Does it feel different to have a single out under your own name?
"Yeah, absolutely. There's nobody to share the pressure with, it's all on you. Also it's very exciting to have complete say over what's being said in the song - to have the whole song to express yourself."
How would you describe 'Heaven'?
"A lot of people when they first hear it immediately think early '90s, that kind of era, strings with the 'Funky Drummer' underneath them, quite epic sounding I guess. The song was written after a very long conversation I had with [producer] Naughty Boy. We got into a very deep conversation about religion and how to be good - what we all try to do in this day and age and how difficult it is. He said, 'I guess you just have to keep your heart clean' and that sparked the whole song. It was done really quickly and we knew it was a special one as soon as it was done."
Did you listen to a lot of trip-hop and '90s club music growing up?
"Not really, I got into it a lot more over the past three or four years, just exploring all of that. It was such an exciting time in British music, so I feel like I've caught up now. Brilliant songwriting and epic songs."
You've written songs for a lot of big artists; is it hard to decide which songs to keep and which to give away?
"Usually I just try to write my best material. When I was working in LA with a producer he said you should always give your best work away, because you should always be confident that you can recreate that thing - that you'll always be able to make something better. That's the ethos that I take on there. For my reputation as a writer I want to give my best things away and if I write a song that's definitely for me I usually know it instantly."
Do you see yourself more as a songwriter or a singer now?
"They're both just so different. I love writing, and I love writing for other people. This is like a whole new world for me - being an artist and fronting your own songs. I don't know - I'm equally both I think."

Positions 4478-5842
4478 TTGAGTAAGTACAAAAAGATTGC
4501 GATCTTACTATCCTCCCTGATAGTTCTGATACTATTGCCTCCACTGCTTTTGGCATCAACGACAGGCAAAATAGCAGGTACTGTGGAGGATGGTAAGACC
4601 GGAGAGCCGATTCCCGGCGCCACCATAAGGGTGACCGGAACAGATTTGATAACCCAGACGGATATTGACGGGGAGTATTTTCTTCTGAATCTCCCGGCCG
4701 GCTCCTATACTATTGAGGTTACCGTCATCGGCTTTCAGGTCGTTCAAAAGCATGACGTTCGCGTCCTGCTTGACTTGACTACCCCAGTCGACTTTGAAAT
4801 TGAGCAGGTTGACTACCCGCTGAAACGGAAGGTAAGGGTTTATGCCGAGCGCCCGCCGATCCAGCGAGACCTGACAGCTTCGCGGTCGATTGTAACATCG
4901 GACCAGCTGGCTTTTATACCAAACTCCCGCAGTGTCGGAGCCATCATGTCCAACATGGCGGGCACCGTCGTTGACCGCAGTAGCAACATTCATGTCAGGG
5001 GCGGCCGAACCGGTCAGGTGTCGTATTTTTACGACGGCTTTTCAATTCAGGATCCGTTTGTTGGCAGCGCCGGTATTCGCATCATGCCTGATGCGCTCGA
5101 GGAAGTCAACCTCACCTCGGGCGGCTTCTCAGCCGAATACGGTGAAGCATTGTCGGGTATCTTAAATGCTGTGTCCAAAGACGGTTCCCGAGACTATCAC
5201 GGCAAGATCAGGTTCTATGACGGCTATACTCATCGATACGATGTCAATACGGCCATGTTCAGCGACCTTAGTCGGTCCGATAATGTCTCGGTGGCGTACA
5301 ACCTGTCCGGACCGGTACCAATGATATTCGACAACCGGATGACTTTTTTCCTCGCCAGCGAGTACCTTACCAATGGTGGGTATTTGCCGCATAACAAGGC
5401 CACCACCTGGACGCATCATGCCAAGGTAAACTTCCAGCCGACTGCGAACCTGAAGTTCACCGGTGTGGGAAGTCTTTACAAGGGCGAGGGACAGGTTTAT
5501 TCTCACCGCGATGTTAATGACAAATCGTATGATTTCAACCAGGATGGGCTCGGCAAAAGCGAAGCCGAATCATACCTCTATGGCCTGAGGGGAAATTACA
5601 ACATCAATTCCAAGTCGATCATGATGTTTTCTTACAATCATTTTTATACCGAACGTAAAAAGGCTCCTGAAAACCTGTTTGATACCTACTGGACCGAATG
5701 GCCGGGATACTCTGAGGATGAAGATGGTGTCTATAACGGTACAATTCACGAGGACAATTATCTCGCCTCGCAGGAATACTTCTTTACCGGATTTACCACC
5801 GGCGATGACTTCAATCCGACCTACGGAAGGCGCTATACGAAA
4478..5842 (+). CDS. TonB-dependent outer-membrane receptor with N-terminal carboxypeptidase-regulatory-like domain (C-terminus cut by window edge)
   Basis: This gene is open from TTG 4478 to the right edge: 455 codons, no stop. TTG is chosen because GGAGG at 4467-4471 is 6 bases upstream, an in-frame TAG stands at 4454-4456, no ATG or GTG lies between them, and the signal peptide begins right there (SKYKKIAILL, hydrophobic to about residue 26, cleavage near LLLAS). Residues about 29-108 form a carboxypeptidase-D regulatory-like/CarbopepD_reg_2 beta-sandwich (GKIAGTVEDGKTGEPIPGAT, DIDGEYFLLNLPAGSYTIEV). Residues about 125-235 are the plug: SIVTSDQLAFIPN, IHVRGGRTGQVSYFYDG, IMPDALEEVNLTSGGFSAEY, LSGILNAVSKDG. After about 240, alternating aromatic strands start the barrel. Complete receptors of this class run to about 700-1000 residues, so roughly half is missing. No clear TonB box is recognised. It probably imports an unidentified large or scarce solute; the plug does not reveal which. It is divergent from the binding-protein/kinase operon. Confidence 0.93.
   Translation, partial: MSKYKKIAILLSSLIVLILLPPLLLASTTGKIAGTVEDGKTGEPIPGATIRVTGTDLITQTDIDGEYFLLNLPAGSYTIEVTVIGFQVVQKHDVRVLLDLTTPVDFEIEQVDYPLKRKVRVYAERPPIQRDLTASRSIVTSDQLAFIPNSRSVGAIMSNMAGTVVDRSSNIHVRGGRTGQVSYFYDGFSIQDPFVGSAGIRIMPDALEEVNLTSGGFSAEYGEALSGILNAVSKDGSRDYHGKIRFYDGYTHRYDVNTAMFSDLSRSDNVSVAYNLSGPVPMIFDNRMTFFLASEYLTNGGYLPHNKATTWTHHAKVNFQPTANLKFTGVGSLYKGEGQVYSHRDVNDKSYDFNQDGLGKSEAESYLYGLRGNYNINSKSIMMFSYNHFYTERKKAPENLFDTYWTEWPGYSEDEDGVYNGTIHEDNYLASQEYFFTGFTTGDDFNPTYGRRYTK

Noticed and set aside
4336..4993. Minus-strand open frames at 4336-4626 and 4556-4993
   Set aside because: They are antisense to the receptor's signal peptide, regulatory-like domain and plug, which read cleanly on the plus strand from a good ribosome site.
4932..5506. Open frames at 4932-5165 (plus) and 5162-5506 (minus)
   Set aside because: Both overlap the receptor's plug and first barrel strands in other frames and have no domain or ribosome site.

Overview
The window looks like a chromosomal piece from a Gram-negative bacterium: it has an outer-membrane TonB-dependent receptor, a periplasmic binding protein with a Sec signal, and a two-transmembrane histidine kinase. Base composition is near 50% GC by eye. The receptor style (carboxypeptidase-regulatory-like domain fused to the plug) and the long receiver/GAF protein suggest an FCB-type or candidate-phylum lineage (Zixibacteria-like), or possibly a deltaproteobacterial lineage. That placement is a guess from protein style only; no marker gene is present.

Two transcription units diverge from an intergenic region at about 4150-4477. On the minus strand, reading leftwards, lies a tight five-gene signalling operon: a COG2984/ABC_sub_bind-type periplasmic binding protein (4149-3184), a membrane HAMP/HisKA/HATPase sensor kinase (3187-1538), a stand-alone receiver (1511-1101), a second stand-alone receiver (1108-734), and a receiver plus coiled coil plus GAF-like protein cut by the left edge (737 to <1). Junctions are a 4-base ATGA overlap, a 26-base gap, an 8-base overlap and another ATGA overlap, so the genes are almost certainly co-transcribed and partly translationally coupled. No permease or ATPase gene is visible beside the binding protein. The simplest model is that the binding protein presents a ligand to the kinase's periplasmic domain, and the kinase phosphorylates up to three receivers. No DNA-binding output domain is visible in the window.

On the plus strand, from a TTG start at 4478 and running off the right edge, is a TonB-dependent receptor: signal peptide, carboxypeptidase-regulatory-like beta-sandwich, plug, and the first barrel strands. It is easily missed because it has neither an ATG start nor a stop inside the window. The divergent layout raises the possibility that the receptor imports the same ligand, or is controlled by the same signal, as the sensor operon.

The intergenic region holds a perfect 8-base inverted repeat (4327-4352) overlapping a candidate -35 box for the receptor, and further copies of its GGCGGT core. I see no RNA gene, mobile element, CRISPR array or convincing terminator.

Were you worried about getting a reputation as a 'guest feature artist'?
"Yeah, I guess it was a worry but I always wanted to make sure that if I was featuring on songs it wasn't for the sake of featuring. I wanted to bring my own flavour and the way I write to what I was doing to really put a stamp on it. I'm quite confident that when I bring out my own stuff, people will have heard my style already and it won't be something completely removed from what I was doing with them anyway."
You've worked with Professor Green more than once - what's he like?
"He's just lovely, he's really supportive and he really puts music first. He supported me from way way way back when there was no buzz or anything, he just really loved the music. He always said that it was going to be successful. Having that real faith in music really attracted me to working with him. Also he's very honest in his music. He tells the truth and he tells you what his life was like, and I think that's why so many people connect with him."
You've been described as 'Simon Cowell's favourite songwriter'. Is that something you're proud of?
"Yeah, I think I'd be pretty proud of that. Simon has a really good ear for classic songs and he understands music very well. It was a pleasure writing for them, I really enjoyed it."
You called Susan Boyle a bit of a rockstar - what is it you like about her?